International Atomic Energy Agency (IAEA) and the European Bank for Reconstruction and Development (EBRD) on 27 April agreed to continue to work together, in cooperation with Ukrainian authorities, towards safe and cost-effective solutions to decommission the Chernobyl NPP and manage radioactive waste in the Exclusion Zone.

IAEA Director General Rafael Mariano Grossi announced the IAEA-EBRD partnership during a visit to Ukraine one day after the 35th anniversary of the accident at that destroyed the plant.

Following the accident at unit 4 on 26 April 1986, a shelter was built over the remains of the damaged reactor to stabilise it until a long term solution for confinement would be developed and implemented. The plant’s other three reactors, which were undamaged, were shut down, resulting in large amounts of radioactive waste and used fuel that has to be stored.

“The IAEA and the EBRD will closely cooperate to ensure that the funds that donors provide will be put to the best use and the ultimate goals achieved,” Grossi told the assembly of the International Chernobyl Cooperation Account (ICCA), convened by the EBRD. The assembly approved the Comprehensive Plan, Ukraine’s blueprint for full decommissioning and waste management.

The EBRD established the ICCA in 2020 to update, integrate and optimise existing strategies it has supported within a revised comprehensive and integrated plan for the Chernobyl Exclusion Zone. “This plan will allow for coherence, optimisation and transparency, and make sure that it is aligned with best international practices,” Grossi said. “The IAEA will work with Ukraine on the implementation of the Comprehensive Plan.” Ukraine’s President Volodymyr Zelensky signed an order making Ukraine a contributor to the new fund.

Balthasar Lindauer, EBRD Director, Nuclear Safety Department, said: “Despite an unprecedented level of international cooperation in the transformation of Chernobyl over the past decades, the decommissioning of the nuclear power plant and the management of radioactive waste in the exclusion zone remain the most challenging nuclear safety operations in the world. ICCA will aim to support capabilities that address these challenges. The EBRD stands ready to provide its services as a project and fund manager.”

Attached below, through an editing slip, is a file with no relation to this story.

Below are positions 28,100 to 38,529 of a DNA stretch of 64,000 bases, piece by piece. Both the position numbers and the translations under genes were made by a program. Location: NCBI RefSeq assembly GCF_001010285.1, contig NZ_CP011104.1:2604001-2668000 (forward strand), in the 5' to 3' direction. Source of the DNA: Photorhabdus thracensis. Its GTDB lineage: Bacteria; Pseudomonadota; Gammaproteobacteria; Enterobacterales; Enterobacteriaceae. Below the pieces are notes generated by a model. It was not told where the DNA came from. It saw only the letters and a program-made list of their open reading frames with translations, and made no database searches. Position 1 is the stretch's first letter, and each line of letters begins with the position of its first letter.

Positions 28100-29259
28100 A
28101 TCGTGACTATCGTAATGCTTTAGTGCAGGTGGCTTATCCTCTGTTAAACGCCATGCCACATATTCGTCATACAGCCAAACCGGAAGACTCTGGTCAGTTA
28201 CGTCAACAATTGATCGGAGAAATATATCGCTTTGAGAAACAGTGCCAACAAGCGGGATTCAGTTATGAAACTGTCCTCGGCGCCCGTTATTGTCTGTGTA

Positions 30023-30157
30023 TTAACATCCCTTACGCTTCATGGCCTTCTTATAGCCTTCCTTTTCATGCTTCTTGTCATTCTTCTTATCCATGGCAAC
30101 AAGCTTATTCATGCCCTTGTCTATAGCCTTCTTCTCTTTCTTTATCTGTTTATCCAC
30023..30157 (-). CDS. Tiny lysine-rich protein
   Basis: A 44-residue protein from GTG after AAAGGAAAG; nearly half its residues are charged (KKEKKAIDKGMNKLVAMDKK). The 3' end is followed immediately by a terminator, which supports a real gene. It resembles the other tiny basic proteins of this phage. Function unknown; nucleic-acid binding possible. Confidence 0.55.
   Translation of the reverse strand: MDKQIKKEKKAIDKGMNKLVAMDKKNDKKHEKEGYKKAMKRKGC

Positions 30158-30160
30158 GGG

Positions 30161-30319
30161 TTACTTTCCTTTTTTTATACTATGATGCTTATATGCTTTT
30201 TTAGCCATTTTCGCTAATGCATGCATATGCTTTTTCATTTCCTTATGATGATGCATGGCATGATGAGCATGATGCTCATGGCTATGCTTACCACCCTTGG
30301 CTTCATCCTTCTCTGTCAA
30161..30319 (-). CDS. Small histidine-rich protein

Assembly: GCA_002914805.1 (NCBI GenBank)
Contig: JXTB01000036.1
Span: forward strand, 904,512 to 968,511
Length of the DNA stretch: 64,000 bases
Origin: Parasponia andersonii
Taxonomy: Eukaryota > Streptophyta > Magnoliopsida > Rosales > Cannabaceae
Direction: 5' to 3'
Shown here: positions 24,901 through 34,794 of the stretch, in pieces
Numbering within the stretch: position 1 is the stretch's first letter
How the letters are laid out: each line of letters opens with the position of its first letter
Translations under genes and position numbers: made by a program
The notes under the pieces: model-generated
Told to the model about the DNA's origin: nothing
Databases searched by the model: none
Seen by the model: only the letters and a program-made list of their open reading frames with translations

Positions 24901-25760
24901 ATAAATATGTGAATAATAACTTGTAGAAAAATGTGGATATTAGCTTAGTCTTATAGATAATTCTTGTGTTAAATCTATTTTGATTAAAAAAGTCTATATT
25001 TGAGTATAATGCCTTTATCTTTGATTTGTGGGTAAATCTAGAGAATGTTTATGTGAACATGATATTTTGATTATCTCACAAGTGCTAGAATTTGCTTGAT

In a Joint Statement, Grossi and EBRD President Odile Renaud-Basso and commended Ukraine on reaching two milestones: the completion of the New Safe Confinement (NSC) and the start of operation of the Interim Spent Fuel Storage Facility (ISF-2). “These are key milestones, but more needs to be done to reach full decommissioning,” Grossi said. The partnership will draw on the IAEA’s technical mandate, knowledge and experience, as well as its network of international experts, along with the EBRD’s project and fund management experience.

The EBRD supports nuclear decommissioning and remediation in Eastern Europe, Russia and Central Asia. In addition to Chernobyl-related projects, the IAEA has technical advice for the decommissioning of NPPs in Bulgaria, Lithuania and Slovakia and previously cooperated with the EBRD in environmental remediation in Central Asia through the IAEA’s Coordination Group for Uranium Legacy Sites.

Since 1990, the IAEA has provided €17 million ($20.6m) to support Ukraine in environmental remediation, decommissioning and management of radioactive waste as well as to strengthen its nuclear safety framework. In 1990, it launched the International Chernobyl Project to assess the environmental and health status in the areas contaminated by the accident and to evaluate Ukraine’s measures to safeguard people’s health. Further, the IAEA, in cooperation with the governments of Belarus, Russia, Ukraine and other United Nations organisations, established the Chernobyl Forum in 2003 to improve measures addressing the impact of the accident.